- NextEra’s renewable energy projects are back on track and enjoying record-setting demand after the Biden administration's two-year moratorium on new solar panel tariffs, company leaders told investors during a Friday morning earnings call.
- The two-year moratorium will give the company’s suppliers adequate time to begin sourcing solar panels with wafers made outside China. This means NextEra should be able to avoid any tariffs stemming from the Department of Commerce investigation into solar panel tariff circumvention, according to Kirk Crews, NextEra Energy chief financial officer.
- CEO John Ketchum said he anticipates NextEra will continue to enjoy strong growth as high natural gas prices drive demand for more renewable energy.
NextEra leaders presented investors with an optimistic view of the company’s future during Friday’s second quarter earnings call.
NextEra Energy Resources added 1,200 MW of new solar energy projects to its long-term queue during the second quarter of 2022, marking the second-largest addition in the company’s history, according to Crews. The majority of those projects, according to Rebecca Kujawa, president and CEO of NextEra Energy Resources, are slated for construction in the 2024-2025 timeframe.
High prices for natural gas and electricity should continue to drive demand for renewable energy even higher, and NextEra, Crew said, is poised to capitalize on the company’s “significant competitive advantages” in the renewable energy space.
NextEra believes renewables “are going to continue to get cheaper and cheaper over time, and gas generation, which we primarily compete against, continues to get more expensive,” Ketchum said. “When I think about gas prices today, we think they’re going to remain elevated over a long period of time ... and that is creating a ton of demand for renewables.”
Ketchum noted that higher natural gas prices allow NextEra to charge higher prices for power purchase agreements, which increases the company’s margins and has allowed them to offset increased interest rates.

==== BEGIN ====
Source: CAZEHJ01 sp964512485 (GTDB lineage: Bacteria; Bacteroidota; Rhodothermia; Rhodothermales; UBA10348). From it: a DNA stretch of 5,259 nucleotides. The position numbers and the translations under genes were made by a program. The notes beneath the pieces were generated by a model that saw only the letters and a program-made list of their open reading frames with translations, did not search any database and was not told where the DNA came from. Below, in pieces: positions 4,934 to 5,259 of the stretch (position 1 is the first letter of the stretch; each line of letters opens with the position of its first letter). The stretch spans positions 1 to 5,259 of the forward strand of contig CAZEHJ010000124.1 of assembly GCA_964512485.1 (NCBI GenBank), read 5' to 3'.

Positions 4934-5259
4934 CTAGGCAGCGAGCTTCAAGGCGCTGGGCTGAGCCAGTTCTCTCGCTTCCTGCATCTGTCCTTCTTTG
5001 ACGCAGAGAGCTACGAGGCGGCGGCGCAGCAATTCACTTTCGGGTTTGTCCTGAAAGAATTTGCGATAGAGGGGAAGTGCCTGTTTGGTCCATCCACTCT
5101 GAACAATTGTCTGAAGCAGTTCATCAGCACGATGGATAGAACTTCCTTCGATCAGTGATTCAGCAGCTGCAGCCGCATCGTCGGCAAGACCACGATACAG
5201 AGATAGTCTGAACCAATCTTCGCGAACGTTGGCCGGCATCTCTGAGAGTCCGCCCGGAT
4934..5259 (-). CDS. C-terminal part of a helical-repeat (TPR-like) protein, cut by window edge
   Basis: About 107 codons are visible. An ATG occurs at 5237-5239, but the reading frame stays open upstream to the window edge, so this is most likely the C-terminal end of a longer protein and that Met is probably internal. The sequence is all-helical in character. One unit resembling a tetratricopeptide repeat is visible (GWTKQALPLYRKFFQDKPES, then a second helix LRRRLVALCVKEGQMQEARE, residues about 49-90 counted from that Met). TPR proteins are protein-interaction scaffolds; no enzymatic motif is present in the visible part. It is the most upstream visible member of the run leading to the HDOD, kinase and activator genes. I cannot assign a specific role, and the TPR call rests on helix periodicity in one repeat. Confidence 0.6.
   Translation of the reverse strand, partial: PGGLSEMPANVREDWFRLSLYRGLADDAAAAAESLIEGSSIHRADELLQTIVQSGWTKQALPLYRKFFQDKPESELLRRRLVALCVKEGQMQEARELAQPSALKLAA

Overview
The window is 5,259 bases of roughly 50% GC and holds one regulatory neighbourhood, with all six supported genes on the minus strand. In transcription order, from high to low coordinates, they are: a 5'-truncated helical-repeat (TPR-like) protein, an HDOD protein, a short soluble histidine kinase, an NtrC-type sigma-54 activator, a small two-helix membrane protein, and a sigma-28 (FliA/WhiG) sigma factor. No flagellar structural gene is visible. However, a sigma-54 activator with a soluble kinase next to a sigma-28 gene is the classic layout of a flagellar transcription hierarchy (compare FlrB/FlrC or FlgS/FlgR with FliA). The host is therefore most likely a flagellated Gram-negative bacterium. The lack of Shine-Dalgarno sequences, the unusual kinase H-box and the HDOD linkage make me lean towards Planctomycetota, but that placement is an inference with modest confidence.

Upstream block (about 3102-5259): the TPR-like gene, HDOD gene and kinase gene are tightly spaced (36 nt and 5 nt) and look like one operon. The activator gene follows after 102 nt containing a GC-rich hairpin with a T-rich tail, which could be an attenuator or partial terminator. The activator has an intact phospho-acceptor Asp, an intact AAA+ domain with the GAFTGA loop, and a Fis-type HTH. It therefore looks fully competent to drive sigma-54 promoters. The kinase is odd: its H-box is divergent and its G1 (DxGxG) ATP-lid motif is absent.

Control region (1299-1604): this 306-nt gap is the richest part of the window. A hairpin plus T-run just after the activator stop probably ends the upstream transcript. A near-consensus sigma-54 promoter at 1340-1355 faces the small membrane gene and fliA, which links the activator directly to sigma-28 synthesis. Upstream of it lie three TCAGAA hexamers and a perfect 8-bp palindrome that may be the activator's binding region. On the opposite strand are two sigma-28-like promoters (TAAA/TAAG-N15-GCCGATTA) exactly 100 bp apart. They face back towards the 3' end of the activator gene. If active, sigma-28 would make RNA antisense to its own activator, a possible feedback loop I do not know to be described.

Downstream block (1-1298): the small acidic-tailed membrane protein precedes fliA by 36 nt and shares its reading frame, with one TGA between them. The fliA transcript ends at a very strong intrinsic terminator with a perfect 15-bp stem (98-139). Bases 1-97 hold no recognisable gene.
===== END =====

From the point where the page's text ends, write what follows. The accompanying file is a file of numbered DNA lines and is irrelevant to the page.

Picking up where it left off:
Company leaders also expressed optimism about their ability to avert 2 GW of project cancellations put on the table by the solar tariff investigation and short supplies of solar panels. NextEra’s suppliers, Crews said, are expected to use ingots and wafer manufactured outside China within 24 months. Panels made without Chinese wafers are not subject to the Department of Commerce investigation and should remain free of new tariffs regardless of the investigation outcome, he said.
“There is still a path where there are little to no cancellations across the board,” Kujawa said. “But we’re not there yet, there is still some risk.”
But even if the company does see some cancellations this year as a result of the investigation, Kujawa said, she believes the company should have no trouble entering into new contracts to replace them.
Mike Doyle, a senior equity analyst covering utilities for Edward Jones, said that given the evident demand that currently exists for renewable energy, it is more likely that any projects NextEra cannot complete this year will be delayed, rather than canceled outright.
“There’s just a lot of demand and companies want to do these projects and get on the roster to do that,” Doyle said. “For these projects, I think they’ll continue — maybe just pushed back a year in some cases.”